Habitat International Coalition

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Official Habitat International Coalition logo

Habitat International Coalition (HIC) is an independent, nonprofit alliance with hundreds of organizations and individuals, which has been working in housing and human settlements for more than 30 years. The Coalition comprises social movements, community-based organizations, support groups and academics. The strength of the Coalition is based on its worldwide membership (it has members in 117 nations in five continents) and on the fact that it brings together a range of civil society groups. Dedicated to advocacy and support for the poor, solidarity networking, popular mobilization, debate and analysis, HIC works to unite civil society in a shared commitment to ensuring sustainable habitat and a livable planet for all. Its work focuses on defending and implementing the human rights linked to housing and habitat; i.e., land, housing, clean water, sanitation, a healthy environment, access to public goods and services (e.g., health, education, transport and recreation; access to livelihood and social protection, pluralism and the preservation of social, natural, historic and cultural patrimony.

Since the ’80 HIC has been developing special capacities seeking gender equality, in a balanced articulation between reflection and action on different issues: the rights’ approach, the right to the city, the social production of habitat, women and habitat and the sustainable habitat.

HIC specific work on the right to the city seeks to deepen the analysis and the actions on the proposal of building more just cities worldwide. HIC has been committed since decades in the creation of a theoretical and practical framework for the right to the city. The Coalition articulates and accompanies social movements and organizations in their struggle to achieve the realization of all human rights to ensure the collective well-being of inhabitants; the democratic management and the social function of the city. HIC is also aware of the global challenges facing worldwide on climate change and food sovereignty and the obvious impacts on the cities: the Coalition works on broaden exchanges between urban and rural movements.

HIC’S work on social production of habitat seeks to derive practical lessons from the compilation, exchange and analysis of “people’s processes” in initiating, designing, building and maintaining local environments. These experiences, which build upon local social resources and demonstrate local social reliance and ingenuity, generate and promote methods and strategies that then can be shared and replicated across regions. Each region has given rise to diverse and specific examples of struggles and efforts that emphasize distinct circumstances and priorities to construct people-centred livelihoods. In order to strengthen people's process for access and provision of land and shelter, lessons learned to date show a need to:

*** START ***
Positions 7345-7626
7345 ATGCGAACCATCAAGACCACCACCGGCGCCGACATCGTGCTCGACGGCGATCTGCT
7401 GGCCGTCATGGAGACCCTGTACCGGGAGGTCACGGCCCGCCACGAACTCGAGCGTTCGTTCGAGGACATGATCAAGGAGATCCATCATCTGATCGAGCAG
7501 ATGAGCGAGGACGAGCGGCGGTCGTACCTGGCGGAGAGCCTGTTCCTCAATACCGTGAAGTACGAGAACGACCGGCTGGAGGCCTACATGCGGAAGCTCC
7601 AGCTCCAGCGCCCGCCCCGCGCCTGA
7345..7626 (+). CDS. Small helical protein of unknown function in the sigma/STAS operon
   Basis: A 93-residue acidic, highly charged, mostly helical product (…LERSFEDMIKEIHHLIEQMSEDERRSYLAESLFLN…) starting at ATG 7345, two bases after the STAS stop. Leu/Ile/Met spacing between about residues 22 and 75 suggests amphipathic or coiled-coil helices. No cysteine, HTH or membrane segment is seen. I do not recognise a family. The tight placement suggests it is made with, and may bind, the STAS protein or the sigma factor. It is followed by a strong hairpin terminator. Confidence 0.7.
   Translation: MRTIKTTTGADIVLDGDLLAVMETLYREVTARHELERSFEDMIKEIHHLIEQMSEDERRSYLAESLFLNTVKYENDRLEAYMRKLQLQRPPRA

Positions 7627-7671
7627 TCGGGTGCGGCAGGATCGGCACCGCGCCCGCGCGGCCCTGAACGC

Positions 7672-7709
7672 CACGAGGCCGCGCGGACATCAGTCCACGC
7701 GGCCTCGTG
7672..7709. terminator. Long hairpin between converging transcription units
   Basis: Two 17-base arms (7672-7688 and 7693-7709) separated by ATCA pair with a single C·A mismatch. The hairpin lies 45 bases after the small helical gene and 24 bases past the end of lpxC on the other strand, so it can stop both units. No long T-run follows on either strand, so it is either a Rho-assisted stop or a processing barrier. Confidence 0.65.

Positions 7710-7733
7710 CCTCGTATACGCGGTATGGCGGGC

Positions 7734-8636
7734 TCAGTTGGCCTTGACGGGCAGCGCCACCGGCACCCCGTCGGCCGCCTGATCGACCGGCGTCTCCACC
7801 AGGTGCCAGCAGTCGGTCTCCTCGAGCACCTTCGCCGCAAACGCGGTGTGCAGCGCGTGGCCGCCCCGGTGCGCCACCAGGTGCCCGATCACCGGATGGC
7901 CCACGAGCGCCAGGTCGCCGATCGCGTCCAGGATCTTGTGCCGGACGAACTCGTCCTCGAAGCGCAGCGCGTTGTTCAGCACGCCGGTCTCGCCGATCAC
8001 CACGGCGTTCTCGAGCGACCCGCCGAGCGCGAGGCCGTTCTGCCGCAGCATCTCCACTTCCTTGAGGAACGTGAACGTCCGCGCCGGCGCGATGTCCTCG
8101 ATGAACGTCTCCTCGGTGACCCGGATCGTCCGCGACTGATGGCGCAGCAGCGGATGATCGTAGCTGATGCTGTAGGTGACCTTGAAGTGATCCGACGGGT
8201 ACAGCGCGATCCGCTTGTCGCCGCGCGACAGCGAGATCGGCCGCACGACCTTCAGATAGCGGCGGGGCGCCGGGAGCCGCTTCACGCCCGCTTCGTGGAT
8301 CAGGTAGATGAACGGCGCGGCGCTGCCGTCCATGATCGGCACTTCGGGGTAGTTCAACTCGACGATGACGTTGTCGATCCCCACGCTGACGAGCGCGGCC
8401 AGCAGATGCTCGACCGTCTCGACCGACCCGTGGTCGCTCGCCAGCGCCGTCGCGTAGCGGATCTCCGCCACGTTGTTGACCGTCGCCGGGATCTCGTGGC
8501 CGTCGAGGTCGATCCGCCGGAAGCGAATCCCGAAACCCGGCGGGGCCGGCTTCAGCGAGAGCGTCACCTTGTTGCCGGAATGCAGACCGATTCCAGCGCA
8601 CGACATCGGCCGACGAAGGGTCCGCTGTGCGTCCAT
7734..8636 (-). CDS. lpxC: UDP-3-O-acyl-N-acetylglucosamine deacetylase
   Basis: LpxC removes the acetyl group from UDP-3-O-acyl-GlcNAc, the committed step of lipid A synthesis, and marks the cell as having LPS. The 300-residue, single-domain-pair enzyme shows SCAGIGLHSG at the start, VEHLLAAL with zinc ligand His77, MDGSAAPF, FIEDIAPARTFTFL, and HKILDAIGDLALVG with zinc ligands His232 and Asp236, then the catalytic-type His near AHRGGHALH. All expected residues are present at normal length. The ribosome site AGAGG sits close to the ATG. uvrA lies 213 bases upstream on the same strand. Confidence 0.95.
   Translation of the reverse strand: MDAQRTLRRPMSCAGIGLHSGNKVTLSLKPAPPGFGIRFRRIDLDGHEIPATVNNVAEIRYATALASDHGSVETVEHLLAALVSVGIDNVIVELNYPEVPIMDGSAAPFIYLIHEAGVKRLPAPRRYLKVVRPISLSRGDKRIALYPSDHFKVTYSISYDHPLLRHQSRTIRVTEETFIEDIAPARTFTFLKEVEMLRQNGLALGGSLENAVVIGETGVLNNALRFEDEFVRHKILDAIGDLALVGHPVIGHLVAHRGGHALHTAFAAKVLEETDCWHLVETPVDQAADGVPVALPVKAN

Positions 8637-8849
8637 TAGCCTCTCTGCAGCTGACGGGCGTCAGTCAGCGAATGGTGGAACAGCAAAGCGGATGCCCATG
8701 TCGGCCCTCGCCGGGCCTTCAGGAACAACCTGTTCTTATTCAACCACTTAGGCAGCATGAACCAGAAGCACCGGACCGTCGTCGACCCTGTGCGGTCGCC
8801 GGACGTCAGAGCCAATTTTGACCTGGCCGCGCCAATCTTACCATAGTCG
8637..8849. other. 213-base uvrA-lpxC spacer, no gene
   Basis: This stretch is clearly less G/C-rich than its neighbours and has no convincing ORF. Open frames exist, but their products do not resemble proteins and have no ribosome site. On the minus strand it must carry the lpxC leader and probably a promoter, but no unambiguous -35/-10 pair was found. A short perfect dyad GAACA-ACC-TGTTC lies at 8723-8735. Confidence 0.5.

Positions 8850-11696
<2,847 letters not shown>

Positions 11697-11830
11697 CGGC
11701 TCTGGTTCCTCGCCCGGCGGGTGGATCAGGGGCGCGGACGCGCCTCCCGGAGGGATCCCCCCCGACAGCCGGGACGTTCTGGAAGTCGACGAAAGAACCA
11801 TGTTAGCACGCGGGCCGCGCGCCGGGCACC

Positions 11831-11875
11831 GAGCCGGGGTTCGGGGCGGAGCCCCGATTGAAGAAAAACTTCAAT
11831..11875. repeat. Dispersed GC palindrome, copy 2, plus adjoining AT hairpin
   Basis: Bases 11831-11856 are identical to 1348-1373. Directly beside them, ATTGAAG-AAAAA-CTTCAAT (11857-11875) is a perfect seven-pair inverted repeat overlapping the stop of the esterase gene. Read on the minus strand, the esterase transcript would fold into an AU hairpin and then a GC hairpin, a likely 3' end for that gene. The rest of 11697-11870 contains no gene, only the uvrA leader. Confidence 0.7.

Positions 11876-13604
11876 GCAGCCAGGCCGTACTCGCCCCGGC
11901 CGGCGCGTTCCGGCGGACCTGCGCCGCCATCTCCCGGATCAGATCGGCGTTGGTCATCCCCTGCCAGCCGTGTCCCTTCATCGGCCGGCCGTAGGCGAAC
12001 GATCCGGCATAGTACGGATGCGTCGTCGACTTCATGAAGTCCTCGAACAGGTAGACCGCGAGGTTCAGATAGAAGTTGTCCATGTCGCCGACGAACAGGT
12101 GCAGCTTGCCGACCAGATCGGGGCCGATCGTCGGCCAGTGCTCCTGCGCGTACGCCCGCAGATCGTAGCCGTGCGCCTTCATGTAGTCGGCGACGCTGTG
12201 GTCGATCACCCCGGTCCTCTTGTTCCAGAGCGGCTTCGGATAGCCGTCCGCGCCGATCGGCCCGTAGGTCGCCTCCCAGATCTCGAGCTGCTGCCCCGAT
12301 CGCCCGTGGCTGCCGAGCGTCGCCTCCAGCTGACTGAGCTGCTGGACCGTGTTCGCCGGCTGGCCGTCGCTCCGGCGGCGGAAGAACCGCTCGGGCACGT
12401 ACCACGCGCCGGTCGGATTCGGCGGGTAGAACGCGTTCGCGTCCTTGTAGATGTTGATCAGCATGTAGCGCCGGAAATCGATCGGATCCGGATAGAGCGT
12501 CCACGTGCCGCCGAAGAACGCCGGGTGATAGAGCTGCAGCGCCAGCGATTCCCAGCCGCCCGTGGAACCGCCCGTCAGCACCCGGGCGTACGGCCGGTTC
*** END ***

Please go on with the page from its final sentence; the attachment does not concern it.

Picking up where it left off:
• understand what sustains the people’s process on land, housing and habitat/settlements development, in urban and rural areas,
  • understand what are the forces, both external and internal, that strengthen or weaken peoples’ processes, including political and economic forces that have a bearing on people's processes, and in particular the dynamics of the informal and formal land markets;
  • envision alternative ways to develop cities and other human settlements, evolving a bottom-up perspective on human settlement development without destroying livelihoods, assets and material achievements of the poor, while, quite to the contrary, supporting and nurturing livelihoods, assets and settlements of the poor, and their integration into the city;
  • articulate and support the people’s processes through policies and actions for both government and nongovernmental organizations;
  • develop more flexible design-based, knowledge-based and service-based housing policies and outputs with the objective of realizing the human right to adequate housing and equitable land use.


The beginnings of the Habitat International Coalition refer to the United Nations Conference on Human Settlements in Vancouver in 1976. In this conference a committee was created and was further elaborated in the United Nations Conference on the Human Environment in Stockholm in 1972 and other global UN conferences. In 1976 the committee concluded and supported the necessity for there to be a constant NGO pressure on governments and international agencies to follow up their recommendations. Also in 1976, the UN Centre for Human Settlements (UN Habitat) was created and therefore the committee sought to create an organization that represented the NGO interests in this sphere named Habitat International Council. Initially HIC was made up of primarily of organizations from the North. In 1985 it was able to widen its membership to include global representation through a project that sought to document innovative ways to work with low-income groups and community organizations to improve housing conditions and the different ways that they pressured governments to resolve housing needs.

As part of the preparations for the UN International Year of Shelter for the Homeless in 1987, HIC members organized a conference in Limuru, Kenya that brought together representatives from over 40 NGOs from Africa, Asia and Latin America as well as many international NGOs. The discussions that took place therein gave way to a new HIC structure, culminating in a clear vision to fight for everyone's right to a secure place to live in peace and dignity.


  1. Institute for Housing and Urban Development Studies (IHS)
  2. International Council for Building Research Studies & Documentation

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